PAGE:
Rabbi Youlus could receive up to 20 years in prison on each of the two counts when he is sentenced on June 21, but sentencing guidelines recommend terms of 51 to 63 months. Prosecutors said he sold fake Torahs over a period of six years, and stole hundreds of thousands of dollars through Save a Torah, a nonprofit organization he helped found in 2004. The scheme took several forms, according to a complaint filed by the United States attorney’s office. Prosecutors said Rabbi Youlus solicited more than $1 million from Save a Torah, asking that the money be paid to a bookstore he owned in Maryland, called the Jewish Bookstore, and explaining that the money was payment for restoring old and damaged scrolls.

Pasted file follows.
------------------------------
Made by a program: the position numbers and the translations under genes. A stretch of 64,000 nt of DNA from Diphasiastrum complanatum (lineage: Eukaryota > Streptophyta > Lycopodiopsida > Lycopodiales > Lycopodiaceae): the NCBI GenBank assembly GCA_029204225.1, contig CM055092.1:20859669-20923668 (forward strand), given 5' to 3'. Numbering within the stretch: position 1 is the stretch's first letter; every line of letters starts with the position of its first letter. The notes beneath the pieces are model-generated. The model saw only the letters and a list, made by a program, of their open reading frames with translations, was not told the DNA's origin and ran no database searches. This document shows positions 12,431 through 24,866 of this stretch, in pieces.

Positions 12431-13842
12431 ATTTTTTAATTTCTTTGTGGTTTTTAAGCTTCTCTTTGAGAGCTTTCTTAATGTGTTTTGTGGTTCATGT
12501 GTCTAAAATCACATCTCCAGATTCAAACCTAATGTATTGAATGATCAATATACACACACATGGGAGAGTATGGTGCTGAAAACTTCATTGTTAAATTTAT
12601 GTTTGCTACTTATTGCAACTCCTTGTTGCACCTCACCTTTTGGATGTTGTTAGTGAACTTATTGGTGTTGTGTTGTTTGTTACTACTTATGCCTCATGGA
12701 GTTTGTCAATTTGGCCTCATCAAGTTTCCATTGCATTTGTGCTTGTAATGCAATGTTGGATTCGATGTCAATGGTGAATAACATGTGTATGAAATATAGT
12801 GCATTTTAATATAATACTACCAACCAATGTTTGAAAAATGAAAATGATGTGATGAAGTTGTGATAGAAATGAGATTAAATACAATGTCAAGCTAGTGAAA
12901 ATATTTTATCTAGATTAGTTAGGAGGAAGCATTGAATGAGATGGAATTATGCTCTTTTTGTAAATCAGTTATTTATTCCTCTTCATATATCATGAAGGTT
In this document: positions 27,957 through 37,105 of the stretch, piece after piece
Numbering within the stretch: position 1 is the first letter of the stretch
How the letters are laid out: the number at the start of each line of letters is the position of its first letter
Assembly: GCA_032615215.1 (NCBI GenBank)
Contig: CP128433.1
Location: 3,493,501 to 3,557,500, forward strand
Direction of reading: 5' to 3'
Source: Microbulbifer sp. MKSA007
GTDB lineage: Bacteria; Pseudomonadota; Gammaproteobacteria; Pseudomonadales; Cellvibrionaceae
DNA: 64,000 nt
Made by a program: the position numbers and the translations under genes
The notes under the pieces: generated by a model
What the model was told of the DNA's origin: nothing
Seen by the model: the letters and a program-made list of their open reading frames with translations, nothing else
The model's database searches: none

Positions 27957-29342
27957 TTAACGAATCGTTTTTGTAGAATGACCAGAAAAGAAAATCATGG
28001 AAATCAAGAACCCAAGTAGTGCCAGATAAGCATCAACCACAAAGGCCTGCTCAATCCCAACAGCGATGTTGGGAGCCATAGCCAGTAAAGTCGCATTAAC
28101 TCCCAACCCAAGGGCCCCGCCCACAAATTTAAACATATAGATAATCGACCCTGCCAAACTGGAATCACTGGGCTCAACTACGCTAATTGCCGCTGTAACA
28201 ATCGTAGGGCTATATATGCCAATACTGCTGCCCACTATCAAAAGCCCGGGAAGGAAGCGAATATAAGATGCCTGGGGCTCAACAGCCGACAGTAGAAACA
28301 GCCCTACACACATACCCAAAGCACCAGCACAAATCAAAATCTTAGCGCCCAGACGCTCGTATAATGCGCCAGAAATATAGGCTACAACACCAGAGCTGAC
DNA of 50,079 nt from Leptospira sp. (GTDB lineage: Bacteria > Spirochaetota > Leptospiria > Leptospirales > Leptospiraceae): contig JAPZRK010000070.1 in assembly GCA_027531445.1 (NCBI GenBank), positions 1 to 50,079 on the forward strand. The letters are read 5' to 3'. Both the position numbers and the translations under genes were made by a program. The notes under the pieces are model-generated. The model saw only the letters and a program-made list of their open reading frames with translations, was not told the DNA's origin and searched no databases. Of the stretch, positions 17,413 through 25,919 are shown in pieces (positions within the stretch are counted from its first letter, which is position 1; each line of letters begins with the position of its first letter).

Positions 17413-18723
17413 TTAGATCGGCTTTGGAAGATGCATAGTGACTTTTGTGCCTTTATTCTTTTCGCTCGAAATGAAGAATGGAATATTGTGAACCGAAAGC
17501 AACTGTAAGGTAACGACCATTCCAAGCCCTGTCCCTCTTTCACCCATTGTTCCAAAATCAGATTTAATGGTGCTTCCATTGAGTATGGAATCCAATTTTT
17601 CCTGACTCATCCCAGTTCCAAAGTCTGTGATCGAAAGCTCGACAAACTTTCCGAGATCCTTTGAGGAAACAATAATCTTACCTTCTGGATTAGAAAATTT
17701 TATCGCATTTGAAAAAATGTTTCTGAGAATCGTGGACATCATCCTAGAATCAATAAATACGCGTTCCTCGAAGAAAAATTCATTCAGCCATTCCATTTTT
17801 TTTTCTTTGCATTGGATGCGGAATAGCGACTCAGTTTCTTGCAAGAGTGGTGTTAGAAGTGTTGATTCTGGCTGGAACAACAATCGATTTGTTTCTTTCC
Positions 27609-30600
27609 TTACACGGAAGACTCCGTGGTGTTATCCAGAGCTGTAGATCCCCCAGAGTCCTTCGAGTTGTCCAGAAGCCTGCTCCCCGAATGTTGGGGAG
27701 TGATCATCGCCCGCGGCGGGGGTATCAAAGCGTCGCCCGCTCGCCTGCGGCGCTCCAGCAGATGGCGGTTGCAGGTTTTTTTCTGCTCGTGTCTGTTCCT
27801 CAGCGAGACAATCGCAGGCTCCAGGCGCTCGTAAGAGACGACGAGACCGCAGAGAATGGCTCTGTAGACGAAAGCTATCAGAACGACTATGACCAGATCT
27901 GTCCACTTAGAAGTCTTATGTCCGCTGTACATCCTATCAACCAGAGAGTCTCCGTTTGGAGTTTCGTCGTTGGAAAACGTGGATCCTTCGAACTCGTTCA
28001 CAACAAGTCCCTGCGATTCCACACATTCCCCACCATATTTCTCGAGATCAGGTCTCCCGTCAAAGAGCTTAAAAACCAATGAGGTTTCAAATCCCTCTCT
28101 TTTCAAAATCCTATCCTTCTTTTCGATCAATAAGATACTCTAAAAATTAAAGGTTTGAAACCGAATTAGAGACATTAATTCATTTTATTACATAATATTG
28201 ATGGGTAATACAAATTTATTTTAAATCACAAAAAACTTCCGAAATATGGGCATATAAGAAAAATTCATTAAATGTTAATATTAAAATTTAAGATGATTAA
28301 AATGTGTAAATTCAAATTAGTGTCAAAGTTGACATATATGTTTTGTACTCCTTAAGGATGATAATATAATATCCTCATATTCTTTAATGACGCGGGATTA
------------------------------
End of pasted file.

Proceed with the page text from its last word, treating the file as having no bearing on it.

It turns out that self-proclaimed “Jewish Indiana Jones” never even visited the places where he claimed to have found the scrolls.